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NONI STINSON_ Appellant_ v STATE OF FLORIDA_ Appellee IN THE

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NONI STINSON_ Appellant_ v STATE OF FLORIDA_ Appellee IN THE Powered By Docstoc
					                                      IN THE DISTRICT COURT OF APPEAL
                                      FIRST DISTRICT, STATE OF FLORIDA

                                      NOT FINAL UNTIL TIME EXPIRES TO
NONI STINSON,                         FILE MOTION FOR REHEARING AND
                                      DISPOSITION THEREOF IF FILED
      Appellant,

v.                                    CASE NO. 1D07-5225

STATE OF FLORIDA,

      Appellee.

_____________________________/

Opinion filed March 13, 2009.

An appeal from the Circuit Court for Duval County.
Linda F. McCallum, Judge.

Nancy A. Daniels, Public Defender, and M.J. Lord, Assistant Public Defender,
Tallahassee, for Appellant.

Bill McCollum, Attorney General, and Michael T. Kennett and Thomas D.
Winokur, Assistant Attorneys General, Tallahassee, for Appellee.




WOLF, J.

      Appellant, Noni Stinson, challenges her conviction for murder in the second

degree with a firearm. Appellant raised three issues on appeal, two of which merit

discussion. First, appellant asserts the trial court erred in denying her motion for
judgment of acquittal because appellant established a prima facie case of self

defense, and the State failed to present evidence rebutting appellant’s theory of

self-defense beyond a reasonable doubt. As discussed below, we affirm as to this

issue. See Rasley v. State, 878 So. 2d 473, 476 (Fla. 1st DCA 2004).

      Second, appellant asserts the trial court fundamentally erred in giving the

standard jury instruction for manslaughter by act, as it erroneously suggests that

intent to kill is an element of the crime. We find that giving this instruction

constituted fundamental error and reverse for a new trial.

      We have addressed the issue of the State’s burden of proof where the issue

of self defense is raised. In Rasley, this court stated:

      As applied to the theory of self-defense in particular, the following
      rules should be taken into consideration regarding the state’s burden:
      The state is required to prove beyond a reasonable doubt that the
      defendant did not act in self-defense. See Brown v. State, 454 So.2d
      596, 598 (Fla. 5th DCA 1984). “If a defendant establishes a prima
      facie case of self-defense, the state must overcome the defense by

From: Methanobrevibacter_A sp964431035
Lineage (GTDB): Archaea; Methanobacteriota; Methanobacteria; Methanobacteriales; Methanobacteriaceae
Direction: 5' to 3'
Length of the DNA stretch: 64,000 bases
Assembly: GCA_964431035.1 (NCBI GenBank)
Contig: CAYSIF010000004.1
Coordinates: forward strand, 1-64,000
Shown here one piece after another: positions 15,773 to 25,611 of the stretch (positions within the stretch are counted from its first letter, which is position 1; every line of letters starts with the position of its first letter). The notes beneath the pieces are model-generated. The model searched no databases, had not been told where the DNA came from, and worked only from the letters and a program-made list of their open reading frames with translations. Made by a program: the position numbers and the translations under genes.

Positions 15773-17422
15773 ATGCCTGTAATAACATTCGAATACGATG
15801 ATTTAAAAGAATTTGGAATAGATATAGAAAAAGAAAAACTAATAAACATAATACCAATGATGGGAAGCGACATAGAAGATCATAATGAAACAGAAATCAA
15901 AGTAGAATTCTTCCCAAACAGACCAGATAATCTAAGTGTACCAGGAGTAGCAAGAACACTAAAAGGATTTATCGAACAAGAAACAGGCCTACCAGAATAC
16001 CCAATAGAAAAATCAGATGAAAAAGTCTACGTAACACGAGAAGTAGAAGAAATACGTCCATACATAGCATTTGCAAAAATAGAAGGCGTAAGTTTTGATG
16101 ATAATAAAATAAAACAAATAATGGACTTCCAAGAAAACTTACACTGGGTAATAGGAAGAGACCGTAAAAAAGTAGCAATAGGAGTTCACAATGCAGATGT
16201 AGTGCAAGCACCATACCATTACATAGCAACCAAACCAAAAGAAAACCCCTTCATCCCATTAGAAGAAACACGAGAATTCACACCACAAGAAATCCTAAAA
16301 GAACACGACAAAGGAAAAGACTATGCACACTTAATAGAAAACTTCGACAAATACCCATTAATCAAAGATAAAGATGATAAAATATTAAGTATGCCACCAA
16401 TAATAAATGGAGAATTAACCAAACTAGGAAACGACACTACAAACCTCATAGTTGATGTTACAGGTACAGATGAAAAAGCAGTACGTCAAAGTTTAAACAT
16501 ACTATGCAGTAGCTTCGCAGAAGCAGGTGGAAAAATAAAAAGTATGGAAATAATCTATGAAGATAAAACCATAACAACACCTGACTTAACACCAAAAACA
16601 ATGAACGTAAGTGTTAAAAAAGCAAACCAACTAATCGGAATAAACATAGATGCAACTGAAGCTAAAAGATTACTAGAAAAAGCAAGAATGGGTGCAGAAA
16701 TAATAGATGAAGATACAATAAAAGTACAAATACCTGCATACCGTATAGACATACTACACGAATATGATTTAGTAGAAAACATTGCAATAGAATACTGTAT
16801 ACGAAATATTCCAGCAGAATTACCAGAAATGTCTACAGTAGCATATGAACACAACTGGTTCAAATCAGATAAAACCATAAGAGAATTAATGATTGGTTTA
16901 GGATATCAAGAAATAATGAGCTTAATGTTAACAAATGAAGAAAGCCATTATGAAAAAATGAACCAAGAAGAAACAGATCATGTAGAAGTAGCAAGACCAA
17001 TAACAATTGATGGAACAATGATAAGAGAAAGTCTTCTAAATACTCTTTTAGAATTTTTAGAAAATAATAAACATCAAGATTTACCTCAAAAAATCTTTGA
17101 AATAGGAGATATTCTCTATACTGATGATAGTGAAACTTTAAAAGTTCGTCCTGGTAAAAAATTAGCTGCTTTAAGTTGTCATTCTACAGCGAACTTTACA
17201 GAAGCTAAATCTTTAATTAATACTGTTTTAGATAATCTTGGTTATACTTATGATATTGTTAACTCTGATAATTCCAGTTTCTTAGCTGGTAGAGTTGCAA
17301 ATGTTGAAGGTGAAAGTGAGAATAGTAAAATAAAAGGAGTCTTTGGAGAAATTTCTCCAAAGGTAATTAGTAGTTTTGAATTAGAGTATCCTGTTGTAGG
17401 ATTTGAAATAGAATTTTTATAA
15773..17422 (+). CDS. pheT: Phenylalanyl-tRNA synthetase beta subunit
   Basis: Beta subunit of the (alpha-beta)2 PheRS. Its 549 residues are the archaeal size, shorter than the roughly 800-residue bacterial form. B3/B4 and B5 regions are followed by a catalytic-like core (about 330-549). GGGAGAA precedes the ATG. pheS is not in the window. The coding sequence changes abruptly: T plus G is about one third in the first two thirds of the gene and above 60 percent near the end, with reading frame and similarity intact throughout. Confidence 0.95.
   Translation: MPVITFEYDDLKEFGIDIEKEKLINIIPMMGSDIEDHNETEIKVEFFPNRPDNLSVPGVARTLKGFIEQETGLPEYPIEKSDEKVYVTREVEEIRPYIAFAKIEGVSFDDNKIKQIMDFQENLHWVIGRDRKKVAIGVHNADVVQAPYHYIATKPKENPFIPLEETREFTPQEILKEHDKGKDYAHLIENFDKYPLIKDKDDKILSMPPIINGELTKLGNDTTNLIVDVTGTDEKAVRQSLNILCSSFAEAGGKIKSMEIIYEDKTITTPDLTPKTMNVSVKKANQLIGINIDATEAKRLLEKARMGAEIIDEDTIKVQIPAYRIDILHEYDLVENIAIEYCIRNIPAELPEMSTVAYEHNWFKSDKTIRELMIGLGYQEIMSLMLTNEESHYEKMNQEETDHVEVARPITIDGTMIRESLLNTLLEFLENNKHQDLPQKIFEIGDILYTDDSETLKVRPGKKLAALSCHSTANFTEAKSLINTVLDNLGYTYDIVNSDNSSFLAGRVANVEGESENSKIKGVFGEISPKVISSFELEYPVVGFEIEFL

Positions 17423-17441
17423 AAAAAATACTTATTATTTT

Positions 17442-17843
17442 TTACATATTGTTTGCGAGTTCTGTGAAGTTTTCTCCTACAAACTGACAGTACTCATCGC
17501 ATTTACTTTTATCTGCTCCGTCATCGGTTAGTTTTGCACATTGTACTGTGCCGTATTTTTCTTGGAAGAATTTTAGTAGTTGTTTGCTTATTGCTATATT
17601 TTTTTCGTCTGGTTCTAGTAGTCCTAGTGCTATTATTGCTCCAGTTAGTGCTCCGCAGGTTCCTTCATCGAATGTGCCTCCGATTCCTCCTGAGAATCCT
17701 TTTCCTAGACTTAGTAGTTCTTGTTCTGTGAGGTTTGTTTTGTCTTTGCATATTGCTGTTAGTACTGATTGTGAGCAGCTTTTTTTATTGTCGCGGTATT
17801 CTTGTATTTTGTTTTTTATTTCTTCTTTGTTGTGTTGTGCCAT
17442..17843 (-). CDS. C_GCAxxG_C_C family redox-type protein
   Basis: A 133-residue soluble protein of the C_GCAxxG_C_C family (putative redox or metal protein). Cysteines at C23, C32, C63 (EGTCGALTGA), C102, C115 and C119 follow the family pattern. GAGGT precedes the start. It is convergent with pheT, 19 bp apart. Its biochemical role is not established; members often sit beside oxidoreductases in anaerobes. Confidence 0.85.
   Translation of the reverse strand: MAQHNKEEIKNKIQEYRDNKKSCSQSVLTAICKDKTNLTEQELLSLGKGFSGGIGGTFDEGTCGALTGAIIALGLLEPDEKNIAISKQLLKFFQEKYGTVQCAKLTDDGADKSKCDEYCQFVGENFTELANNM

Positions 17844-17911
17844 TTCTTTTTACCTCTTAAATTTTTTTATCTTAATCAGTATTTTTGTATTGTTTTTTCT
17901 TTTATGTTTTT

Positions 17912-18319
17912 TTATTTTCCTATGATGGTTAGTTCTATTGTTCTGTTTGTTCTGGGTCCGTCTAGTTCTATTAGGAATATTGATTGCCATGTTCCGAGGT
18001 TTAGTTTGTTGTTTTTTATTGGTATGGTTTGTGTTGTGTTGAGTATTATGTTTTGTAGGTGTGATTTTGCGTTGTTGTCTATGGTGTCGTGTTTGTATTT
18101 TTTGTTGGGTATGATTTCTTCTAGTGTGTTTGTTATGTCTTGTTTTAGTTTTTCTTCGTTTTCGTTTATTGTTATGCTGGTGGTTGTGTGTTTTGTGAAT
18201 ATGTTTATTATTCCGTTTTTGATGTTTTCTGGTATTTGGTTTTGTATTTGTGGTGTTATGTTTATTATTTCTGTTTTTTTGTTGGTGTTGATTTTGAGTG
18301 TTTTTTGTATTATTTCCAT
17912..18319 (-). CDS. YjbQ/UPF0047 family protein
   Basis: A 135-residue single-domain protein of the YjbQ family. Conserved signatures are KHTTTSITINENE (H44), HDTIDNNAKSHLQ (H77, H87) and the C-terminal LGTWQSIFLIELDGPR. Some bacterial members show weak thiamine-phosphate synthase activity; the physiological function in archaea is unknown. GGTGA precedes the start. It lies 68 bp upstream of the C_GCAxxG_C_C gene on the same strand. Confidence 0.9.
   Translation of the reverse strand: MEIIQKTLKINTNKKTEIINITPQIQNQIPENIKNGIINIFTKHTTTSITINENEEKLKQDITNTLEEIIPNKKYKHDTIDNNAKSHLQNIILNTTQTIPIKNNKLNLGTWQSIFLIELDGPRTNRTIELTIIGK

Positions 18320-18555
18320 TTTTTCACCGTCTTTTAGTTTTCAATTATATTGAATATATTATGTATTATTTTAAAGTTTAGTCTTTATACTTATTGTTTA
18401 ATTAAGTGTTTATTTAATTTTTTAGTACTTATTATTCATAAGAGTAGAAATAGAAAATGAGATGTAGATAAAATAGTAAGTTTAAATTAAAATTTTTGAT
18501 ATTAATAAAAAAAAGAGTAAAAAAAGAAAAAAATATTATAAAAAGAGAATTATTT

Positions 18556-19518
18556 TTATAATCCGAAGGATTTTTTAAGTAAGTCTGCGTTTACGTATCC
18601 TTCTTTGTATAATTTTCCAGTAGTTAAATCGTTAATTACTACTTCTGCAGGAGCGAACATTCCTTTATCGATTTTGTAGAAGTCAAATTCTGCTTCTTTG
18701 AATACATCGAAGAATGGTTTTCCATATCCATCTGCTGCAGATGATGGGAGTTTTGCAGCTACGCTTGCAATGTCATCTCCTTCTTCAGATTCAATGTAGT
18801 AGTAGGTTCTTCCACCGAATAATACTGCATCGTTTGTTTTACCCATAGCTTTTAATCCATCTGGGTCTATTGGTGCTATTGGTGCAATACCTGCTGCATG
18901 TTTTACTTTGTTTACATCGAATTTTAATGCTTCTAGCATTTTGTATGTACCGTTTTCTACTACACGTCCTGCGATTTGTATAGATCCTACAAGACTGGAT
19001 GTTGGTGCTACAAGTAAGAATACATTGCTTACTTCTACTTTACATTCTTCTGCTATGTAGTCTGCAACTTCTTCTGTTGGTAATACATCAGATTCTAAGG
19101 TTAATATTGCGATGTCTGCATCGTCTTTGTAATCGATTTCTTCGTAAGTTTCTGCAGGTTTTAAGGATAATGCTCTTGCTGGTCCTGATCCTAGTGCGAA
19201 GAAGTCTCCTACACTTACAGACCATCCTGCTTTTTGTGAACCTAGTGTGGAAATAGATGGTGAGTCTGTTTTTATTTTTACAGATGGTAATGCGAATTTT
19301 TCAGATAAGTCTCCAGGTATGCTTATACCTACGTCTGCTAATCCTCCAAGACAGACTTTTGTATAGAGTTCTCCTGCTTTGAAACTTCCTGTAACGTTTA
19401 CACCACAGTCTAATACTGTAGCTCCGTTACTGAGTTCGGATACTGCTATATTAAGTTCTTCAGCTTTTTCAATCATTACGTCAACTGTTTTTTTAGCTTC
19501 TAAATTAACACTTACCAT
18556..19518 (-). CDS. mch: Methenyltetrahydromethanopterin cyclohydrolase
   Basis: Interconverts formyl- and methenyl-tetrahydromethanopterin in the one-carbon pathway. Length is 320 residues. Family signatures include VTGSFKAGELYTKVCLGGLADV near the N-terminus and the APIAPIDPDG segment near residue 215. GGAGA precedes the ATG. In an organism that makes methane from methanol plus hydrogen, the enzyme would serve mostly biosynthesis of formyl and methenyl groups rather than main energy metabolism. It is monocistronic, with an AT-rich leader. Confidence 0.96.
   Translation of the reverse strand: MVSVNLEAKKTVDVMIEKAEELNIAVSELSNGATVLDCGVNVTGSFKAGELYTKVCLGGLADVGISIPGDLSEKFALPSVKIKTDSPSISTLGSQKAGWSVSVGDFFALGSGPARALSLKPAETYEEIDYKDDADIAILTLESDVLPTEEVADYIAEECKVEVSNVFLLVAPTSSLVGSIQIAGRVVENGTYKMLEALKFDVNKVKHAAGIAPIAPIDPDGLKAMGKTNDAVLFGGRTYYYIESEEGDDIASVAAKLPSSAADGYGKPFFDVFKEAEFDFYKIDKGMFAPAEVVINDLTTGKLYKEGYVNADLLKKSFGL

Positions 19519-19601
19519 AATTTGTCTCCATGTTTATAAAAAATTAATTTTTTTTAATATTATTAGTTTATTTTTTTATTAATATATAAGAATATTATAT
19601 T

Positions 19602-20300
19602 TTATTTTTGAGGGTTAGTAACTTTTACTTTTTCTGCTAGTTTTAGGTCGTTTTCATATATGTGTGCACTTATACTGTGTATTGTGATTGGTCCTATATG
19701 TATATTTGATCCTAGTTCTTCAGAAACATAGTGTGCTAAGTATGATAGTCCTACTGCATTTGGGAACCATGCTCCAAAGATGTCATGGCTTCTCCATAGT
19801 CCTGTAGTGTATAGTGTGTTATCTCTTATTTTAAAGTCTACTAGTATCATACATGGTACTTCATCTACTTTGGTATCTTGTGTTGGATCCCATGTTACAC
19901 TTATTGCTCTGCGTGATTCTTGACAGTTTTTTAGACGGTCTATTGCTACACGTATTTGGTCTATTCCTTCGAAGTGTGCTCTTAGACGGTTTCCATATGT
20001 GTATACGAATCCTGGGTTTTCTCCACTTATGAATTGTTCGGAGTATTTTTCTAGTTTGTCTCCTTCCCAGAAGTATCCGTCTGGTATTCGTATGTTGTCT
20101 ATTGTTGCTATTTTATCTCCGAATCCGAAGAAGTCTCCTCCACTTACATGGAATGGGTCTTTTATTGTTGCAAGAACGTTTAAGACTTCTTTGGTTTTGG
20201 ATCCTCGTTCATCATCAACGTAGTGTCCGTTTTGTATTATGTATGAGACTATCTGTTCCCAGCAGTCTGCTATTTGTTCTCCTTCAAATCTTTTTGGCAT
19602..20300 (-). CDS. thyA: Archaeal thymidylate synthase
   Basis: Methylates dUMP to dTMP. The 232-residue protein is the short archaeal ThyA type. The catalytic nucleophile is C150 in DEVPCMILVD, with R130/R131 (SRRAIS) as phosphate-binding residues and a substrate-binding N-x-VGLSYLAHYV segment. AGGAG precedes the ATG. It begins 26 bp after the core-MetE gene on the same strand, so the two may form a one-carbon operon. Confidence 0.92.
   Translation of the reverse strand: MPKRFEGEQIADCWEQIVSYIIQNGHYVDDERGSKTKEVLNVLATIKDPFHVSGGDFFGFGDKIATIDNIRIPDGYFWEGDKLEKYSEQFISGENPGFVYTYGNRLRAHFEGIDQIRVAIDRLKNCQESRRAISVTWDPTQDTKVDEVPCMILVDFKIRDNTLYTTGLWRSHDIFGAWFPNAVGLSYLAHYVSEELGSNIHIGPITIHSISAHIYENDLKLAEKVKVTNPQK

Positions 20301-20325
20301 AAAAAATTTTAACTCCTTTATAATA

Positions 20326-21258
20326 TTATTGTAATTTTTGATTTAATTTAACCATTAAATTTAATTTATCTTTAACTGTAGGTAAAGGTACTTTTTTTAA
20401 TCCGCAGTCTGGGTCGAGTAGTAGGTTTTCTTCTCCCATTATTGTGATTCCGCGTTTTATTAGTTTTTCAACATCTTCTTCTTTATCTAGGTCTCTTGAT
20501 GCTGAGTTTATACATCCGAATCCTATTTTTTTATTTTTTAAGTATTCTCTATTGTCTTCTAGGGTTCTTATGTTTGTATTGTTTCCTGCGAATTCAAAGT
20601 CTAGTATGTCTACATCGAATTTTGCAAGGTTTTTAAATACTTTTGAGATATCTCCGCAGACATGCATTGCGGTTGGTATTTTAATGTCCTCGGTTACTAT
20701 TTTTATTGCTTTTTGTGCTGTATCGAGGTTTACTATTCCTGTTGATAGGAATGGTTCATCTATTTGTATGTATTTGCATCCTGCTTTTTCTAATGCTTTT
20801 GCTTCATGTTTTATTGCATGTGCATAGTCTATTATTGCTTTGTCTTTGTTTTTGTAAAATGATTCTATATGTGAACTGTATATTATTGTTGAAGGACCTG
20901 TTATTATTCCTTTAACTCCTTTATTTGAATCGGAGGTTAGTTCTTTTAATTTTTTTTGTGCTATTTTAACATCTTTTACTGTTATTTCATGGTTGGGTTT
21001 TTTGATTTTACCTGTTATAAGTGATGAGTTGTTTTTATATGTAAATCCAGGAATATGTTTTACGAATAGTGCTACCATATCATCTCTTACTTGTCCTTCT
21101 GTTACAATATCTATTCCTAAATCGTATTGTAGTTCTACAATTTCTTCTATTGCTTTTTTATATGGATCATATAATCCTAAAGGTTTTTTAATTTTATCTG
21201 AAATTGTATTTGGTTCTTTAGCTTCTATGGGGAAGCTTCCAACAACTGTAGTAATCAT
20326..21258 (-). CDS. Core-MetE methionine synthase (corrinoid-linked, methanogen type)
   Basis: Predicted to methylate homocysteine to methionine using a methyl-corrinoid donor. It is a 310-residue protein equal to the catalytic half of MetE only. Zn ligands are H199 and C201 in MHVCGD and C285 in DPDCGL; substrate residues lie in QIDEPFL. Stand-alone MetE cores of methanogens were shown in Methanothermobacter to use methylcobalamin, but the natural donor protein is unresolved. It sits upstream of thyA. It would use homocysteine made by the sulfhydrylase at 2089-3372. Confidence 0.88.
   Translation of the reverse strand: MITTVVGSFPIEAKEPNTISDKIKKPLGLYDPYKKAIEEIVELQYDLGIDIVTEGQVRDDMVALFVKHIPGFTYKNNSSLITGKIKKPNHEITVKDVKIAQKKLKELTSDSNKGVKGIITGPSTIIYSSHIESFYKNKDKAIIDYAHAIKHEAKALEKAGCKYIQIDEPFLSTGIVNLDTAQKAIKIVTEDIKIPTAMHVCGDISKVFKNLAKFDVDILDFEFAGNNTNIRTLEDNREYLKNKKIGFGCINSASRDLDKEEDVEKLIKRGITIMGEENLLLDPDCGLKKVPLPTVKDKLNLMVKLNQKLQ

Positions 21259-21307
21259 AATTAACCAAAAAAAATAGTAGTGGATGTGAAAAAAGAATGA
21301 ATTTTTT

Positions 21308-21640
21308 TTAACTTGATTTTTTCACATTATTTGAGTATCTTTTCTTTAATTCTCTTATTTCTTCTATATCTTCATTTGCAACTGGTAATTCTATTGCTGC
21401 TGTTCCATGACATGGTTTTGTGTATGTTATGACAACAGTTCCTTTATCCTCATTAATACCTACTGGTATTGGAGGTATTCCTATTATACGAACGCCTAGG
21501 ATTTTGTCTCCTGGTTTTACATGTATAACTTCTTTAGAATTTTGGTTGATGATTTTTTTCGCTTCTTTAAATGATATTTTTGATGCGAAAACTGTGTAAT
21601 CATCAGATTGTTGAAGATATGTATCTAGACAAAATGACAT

rebuttal, or by inference in its case in chief.” See State v. Rivera, 719
      So.2d 335, 337 (Fla. 5th DCA 1998).

Id. at 476. The court further stated,

      [A]n appellate court, in reviewing the record in a case where such
      defense is interposed, is required to heed the rules that “[t]he question
      of self defense is one of fact, and is one for the jury to decide where
      the facts are disputed.” Dias v. State, 812 So. 2d 487, 491 (Fla. 4th
      DCA 2002) (citing Scholl v. State, 94 Fla. 1138, 115 So. 43, 44
      (1927)). “A motion for judgment of acquittal should not be granted
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      unless ‘the evidence is such that no view which the jury may lawfully
      take of it favorable to the opposite party can be sustained under the
      law.’” See Hernandez v. State, 842 So.2d 1049, 1051 (Fla. 4th DCA
      2003), quoting Lynch v. State, 293 So.2d 44, 45 (Fla. 1974).

      ....

      [T]he state submitted evidence from which the jury could reasonably
      infer that appellant acted out of anger and jealousy because she had
      discovered that the husband/victim was having an extramarital affair.
      The evidence, in its entirety, was susceptible of two views, either
      justifiable self-defense, or an act arising out of jealousy and anger
      from the fact that the husband was having an affair.

Id. at 476-77.

      In the instant case, the State presented evidence that appellant (1) lied to

both the 911 operator and the police about her involvement in the shooting; (2) hid

the murder weapon; and (3) had recently discovered evidence that her husband had

been unfaithful. Additionally, one of the police officers testified that appellant did

not appear disheveled and did not have any bruises that would indicate that she had

recently been the victim of domestic violence. Pursuant to Rasley, this evidence

was sufficient to sustain the State’s burden.

      We are required to reverse, however, based on the trial court’s instruction on

the lesser included offense of manslaughter by act. The trial court stated that the

State was required to prove that “Noni Jamil Stinson intentionally caused the death

of Solomon Stinson.” This constitutes fundamental, reversible error. Montgomery
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v. State, 34 Fla. L. Weekly D360 (Fla. 1st DCA Feb. 12, 2009) (on motion for

rehearing); see also Burroughs v. State, 997 So. 2d 522 (Fla. 1st DCA 2008);

Davis v. State, 34 Fla. L. Weekly D131 (Fla. 1st DCA Jan. 9, 2009).

      Reversed and remanded for a new trial.

LEWIS and ROBERTS, JJ., CONCUR.




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